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Challenges to Masonic Fraternity - Declining Membership and Social Changes

Challenges to Masonic Fraternity: Decline in Membership and Social Changes.


For a long time, Freemasonry has held an irresistible allure for thriller writers and conspiracy theorists, featuring elements of secrecy, politics, power, and celebrity connections.


Among its members, you'll find Founding Fathers, presidents, musicians, artists, and entrepreneurs.


However, today, as membership declines within one of the oldest international fraternal organizations, a persistent question arises: What is its purpose?


The challenges faced by the organization have been decades in the making.


Navigating the Masonic Fraternity: Challenges Amidst Declining Membership and Social Shifts


While part of the issue lies in the fact that Americans, for example, no longer join clubs or fraternities as they once did, some critics argue that Masons also struggle to keep up with the nation's constant changes.


Many lodges still don't allow women to join, and others have struggled to attract members from different ethnic backgrounds.


In recent years, membership has declined by about 75% in the USA compared to the peak of over 4.1 million in 1959, when about 4.5% of all American men were members.


While Masonic traditions have a long history of mystery and influence, many of them are now just a Google search away.


Within the ranks of the organization, some members hoped that the coronavirus pandemic might offer an opportunity to shed the reputation of secrecy and reveal the charitable work Masons do in communities across the country. However, that has not been the case.


On the contrary, the virus has continued to sweep across the American nation, keeping men away from their lodges and making it even more challenging to admit new members—something some consider too deeply rooted in tradition to be attempted via Zoom.


"I truly don't know how we combat [membership loss]. If I had the answer to that, we would have solved the problem years ago," said Christopher Hodapp, historian and author of several books on Masonry. "But I'll tell you, something that deeply concerns me is this closure due to COVID. God help us when we look back and see the wreckage it has caused."


Explaining the Decline


Like many organizations facing an uncertain future—one that may be more online and less interconnected—Masons are at a turning point.


This wouldn't be the first time. Lodges saw a major decline in membership in 1826 following the mysterious disappearance of William Morgan, who allegedly broke his Masonic oath by working on a book that revealed the organization's secrets. The scandal fueled a national political movement aimed at overthrowing the fraternity. But Masons survived the scandal—and others that followed.


"Certainly in the 18th century and throughout the first half of the 19th century, you could be powerful and influential without being a Mason, but it was more likely that you were a Mason," said Jessica Harland-Jacobs, associate professor of history at the University of Florida who studies Masonry.


Many Masons see the decline in membership as a symptom of a general decline in all voluntary associations, rather than a specific problem of their fraternity.


Membership has steadily declined across the board, from religious groups and school associations to unions and Greek organizations, according to a 2019 report from the U.S. Congress. The Joint Economic Committee's report found that membership rates in some organizations fell from 75% in 1974 to 62% in 2004. The decline was steeper, hitting 52%, among fraternal organizations like the Masons.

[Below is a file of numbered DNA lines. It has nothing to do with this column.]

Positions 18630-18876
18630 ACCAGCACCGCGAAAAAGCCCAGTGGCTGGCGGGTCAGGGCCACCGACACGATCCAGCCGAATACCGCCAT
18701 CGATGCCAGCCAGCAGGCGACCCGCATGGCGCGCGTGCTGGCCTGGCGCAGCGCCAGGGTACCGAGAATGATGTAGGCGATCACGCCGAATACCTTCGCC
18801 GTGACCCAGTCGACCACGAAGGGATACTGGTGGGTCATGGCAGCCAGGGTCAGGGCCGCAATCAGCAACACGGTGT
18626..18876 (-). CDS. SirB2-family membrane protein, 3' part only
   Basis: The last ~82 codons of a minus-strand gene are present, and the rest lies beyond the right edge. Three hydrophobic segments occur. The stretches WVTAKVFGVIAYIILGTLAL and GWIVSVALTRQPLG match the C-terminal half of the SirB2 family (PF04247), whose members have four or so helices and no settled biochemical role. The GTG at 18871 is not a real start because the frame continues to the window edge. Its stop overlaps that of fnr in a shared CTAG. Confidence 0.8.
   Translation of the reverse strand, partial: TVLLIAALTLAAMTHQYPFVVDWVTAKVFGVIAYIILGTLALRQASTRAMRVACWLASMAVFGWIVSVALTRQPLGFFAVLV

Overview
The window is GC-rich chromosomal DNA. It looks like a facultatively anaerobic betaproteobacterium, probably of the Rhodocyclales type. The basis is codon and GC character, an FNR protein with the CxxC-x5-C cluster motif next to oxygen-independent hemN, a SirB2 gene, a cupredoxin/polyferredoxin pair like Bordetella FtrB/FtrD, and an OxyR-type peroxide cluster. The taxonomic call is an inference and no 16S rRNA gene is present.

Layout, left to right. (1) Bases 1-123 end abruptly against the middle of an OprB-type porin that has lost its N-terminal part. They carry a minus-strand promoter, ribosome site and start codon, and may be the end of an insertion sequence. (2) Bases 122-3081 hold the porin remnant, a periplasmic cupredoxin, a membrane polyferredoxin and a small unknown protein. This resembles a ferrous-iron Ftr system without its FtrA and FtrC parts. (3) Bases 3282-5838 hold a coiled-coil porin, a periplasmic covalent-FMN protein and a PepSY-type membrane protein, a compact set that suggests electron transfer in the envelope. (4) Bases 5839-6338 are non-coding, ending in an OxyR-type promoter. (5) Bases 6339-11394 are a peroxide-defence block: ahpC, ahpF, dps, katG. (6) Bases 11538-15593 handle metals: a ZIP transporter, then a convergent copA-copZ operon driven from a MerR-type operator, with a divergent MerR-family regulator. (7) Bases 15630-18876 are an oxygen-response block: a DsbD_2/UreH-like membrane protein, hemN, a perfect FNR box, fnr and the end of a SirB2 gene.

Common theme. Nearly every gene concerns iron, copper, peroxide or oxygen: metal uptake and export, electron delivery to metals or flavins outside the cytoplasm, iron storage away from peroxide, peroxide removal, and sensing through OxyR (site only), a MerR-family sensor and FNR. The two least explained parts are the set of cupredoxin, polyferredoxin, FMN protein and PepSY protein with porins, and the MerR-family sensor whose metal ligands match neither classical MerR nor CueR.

The function of many fraternal organizations was to serve as a kind of social safety net for their members, a driving force behind some membership, according to Harland-Jacobs.


Until around 1930, she said, part of the appeal of groups like the Masons was that they offered a way for members to acquire insurance.


"Some may have been more interested in the social aspect, and others may have been more interested in the insurance aspect: These are the days before actual insurance, so it would be good to have your brothers to rely on if you needed them," she said.


John Dickie, a historian at University College London and author of "The Craft: How the Freemasons Made the Modern World," also points to the idea that the fraternity's secret, which might have intrigued men, is less enticing.

"I think possibly the issue is that the secret has lost some of its magic," Dickie said. "Maybe we've got a bit tired of all the non-exposure, and in an age where you can discover the secrets of the Masons in two minutes or less on Google, I'm not sure they can really keep that much mystery for members. It's a trick they've played with great success since 1717 or even earlier.


One wonders what success they'll have in the years to come."


However, many Masons believe that the decline in membership reflects the overall decline in all voluntary associations, rather than being a specific problem of their fraternity.


With social changes affecting the traditional foundations of the fraternity, Masons are now facing a crucial dilemma.


As they try to find ways to attract a new generation of members and remain relevant in a constantly changing world, they also have to respect the deeply rooted traditions that have characterized Freemasonry for centuries.


Uncertainty looms over the fraternity's future as Masons strive to confront the challenges of the present and shape what lies ahead.


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